Choice of Lougheed as the ‘best premier’ matter of perspective

Recently, former Alberta Premier Peter Lougheed was proclaimed and lauded as Canada’s best premier.

Recently, former Alberta Premier Peter Lougheed was proclaimed and lauded as Canada’s best premier. I’m not sure whether that proclamation was the result of a careful academic analysis or a glorified popularity contest.

The folks who judged this “Best Premier” exercise were mostly from other parts of Canada. I expect if this was an exclusively Alberta exercise, former Premier Ralph Klein might well have been voted the best premier.

But then Ralph didn’t have Lougheed’s imperial good looks, pioneer family pedigree or the benefit of rapidly rising oil and gas prices. The reality was that the folksy Klein had to salvage the province from the massive spending excesses of the Lougheed/Getty era when energy prices tanked.

Any politician knows that being an evil grinch is a lot harder on their public image than being a sugar daddy.

Lougheed also had the good political fortune in those early days to face a former premier in the late Harry Strom. The lacklustre and hapless Strom was no match for the young, charismatic and dynamic Lougheed.

A similar political parallel was drawn 40 years later between Wildrose leader Danielle Smith and former Premier Ed Stelmach. It would seem that the ruling PC party learned from their history.

What was of note in the “Lougheed best premier” proclamation was that the mainstream urban media across Canada all stated that Lougheed was the saviour responsible for bringing Alberta into the modern era.

Most stories noted that Alberta was nothing more than an “agrarian hinterland” before Lougheed became premier. I guess the implication was that the province back then was somehow backward and populated by unsophisticated farm folk who desperately needed to be led out of their rural ignorance.

How such a backward agrarian society could have produced the perceived highly sophisticated, urbane and visionary Lougheed is never explained.

What most admirers of the Lougheed era fail to understand was that by the 1960s, prior to his ascension as premier, Alberta was already mainly an urban-based society. There already was in place a long-established and expanding energy sector that provided much of the province’s economic activity and government tax base.

Interestingly, although there were more people involved in agriculture back then, actual production was much less than it is now, with much fewer people involved in production.

Ironically, the Lougheed administration took actions that significantly increased the economic activity of our “agrarian hinterland.” Policies were initiated that laid the groundwork for the massive feedlot and meat-processing industries that exist today. They began the diversification progress that saw more specialty crops and added-value businesses.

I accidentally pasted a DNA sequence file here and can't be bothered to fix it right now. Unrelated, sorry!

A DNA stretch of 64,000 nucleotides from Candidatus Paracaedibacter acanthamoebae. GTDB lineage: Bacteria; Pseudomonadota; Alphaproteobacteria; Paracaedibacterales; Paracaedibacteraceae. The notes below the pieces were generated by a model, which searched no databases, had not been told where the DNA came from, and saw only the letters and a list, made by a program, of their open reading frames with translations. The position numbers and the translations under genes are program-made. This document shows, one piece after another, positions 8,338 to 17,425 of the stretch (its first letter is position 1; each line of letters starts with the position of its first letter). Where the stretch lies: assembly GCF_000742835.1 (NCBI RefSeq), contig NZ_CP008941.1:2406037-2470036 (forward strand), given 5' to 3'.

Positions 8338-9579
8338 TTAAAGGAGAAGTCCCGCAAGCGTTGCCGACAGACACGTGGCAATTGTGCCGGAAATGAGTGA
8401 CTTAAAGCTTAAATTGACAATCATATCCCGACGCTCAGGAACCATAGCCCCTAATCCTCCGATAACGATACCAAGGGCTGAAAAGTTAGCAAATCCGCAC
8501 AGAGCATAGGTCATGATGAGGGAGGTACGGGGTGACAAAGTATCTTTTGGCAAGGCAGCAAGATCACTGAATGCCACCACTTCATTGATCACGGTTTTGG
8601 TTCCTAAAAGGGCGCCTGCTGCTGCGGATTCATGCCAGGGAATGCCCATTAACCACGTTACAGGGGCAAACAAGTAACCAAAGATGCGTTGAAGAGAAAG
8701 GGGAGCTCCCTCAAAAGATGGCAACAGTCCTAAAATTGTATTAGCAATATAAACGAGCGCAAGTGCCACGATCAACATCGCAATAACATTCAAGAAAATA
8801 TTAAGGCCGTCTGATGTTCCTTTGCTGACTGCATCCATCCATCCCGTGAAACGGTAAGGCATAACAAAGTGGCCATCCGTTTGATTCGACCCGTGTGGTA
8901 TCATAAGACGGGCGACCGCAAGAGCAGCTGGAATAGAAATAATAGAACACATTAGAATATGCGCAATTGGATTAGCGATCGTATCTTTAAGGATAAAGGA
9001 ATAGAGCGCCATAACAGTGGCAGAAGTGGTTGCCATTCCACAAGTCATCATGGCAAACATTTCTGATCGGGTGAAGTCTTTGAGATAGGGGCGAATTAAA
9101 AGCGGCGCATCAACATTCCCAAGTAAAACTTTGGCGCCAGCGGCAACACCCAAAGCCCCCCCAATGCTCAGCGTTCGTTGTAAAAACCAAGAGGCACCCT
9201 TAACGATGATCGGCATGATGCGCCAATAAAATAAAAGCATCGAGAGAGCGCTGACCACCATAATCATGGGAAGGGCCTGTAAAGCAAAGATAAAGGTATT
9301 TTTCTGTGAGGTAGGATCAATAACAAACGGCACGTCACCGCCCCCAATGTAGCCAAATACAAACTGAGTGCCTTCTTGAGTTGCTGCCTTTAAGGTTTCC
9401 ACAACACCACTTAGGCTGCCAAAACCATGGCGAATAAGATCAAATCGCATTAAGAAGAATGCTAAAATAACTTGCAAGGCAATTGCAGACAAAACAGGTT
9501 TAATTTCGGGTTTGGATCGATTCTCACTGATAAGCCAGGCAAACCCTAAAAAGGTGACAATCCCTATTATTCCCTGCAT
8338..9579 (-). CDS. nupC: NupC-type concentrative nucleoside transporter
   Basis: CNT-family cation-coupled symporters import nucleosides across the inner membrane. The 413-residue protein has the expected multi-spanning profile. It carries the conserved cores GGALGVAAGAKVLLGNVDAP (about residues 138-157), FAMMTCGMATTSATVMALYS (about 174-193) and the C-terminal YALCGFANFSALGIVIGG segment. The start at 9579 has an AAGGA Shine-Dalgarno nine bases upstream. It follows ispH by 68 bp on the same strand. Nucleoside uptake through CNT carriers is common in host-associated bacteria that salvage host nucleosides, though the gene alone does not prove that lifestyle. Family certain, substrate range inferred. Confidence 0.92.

Some of the last extensive irrigation and water storage projects were hatched back then. The agriculture department was developed into a political and strategic powerhouse, and had major influence under a legendary ag minister, the late Hugh Horner, who was an equal to Lougheed.

No one will dispute Lougheed’s influence on the federal scene in advancing and protecting Alberta’s interests. There probably wasn’t an Albertan that didn’t feel proud watching Lougheed stare down Trudeau during the height of the energy policy wars. Some of his legacies, such as the Heritage Fund and the constitutional notwithstanding clause, will benefit generations to come.

But modernizing an agrarian hinterland — well, not quite — that’s a revisionist version of history to accentuate Lougheed’s image as a saviour by a naive media.

Besides, one does wonder — is there anything really wrong with being an agrarian hinterland? I suggest that even in the 1960s, the Alberta agricultural economy was something most of the rest of the world would have seen as a people paradise.

One can’t help but extrapolate that if commentators considered Alberta, with its energy industry base, an agrarian hinterland back in the 1960s, what did that make Saskatchewan and Manitoba back then.

With no real industrial base to anchor their economies, then by Alberta standards of the day, those two provinces must have been real rural backwaters populated by rubes and peasants.

I think not, but I expect it’s a perception that some in the urban media still harbour about the Prairie west in general.

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